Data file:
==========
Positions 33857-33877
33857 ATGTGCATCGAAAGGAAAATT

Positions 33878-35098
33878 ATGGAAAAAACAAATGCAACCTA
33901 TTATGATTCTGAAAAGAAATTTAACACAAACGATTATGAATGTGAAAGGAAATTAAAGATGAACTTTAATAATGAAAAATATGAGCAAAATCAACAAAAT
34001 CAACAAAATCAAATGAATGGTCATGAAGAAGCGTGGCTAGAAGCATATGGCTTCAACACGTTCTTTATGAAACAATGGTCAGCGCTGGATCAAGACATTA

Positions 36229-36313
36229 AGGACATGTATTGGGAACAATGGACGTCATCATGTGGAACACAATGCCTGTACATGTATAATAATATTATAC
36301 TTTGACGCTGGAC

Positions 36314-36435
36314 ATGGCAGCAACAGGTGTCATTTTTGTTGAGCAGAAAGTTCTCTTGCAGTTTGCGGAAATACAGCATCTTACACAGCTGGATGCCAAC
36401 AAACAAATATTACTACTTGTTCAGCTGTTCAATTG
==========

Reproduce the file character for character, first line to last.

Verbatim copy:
Positions 33857-33877
33857 ATGTGCATCGAAAGGAAAATT

Positions 33878-35098
33878 ATGGAAAAAACAAATGCAACCTA
33901 TTATGATTCTGAAAAGAAATTTAACACAAACGATTATGAATGTGAAAGGAAATTAAAGATGAACTTTAATAATGAAAAATATGAGCAAAATCAACAAAAT
34001 CAACAAAATCAAATGAATGGTCATGAAGAAGCGTGGCTAGAAGCATATGGCTTCAACACGTTCTTTATGAAACAATGGTCAGCGCTGGATCAAGACATTA

Positions 36229-36313
36229 AGGACATGTATTGGGAACAATGGACGTCATCATGTGGAACACAATGCCTGTACATGTATAATAATATTATAC
36301 TTTGACGCTGGAC

Positions 36314-36435
36314 ATGGCAGCAACAGGTGTCATTTTTGTTGAGCAGAAAGTTCTCTTGCAGTTTGCGGAAATACAGCATCTTACACAGCTGGATGCCAAC
36401 AAACAAATATTACTACTTGTTCAGCTGTTCAATTG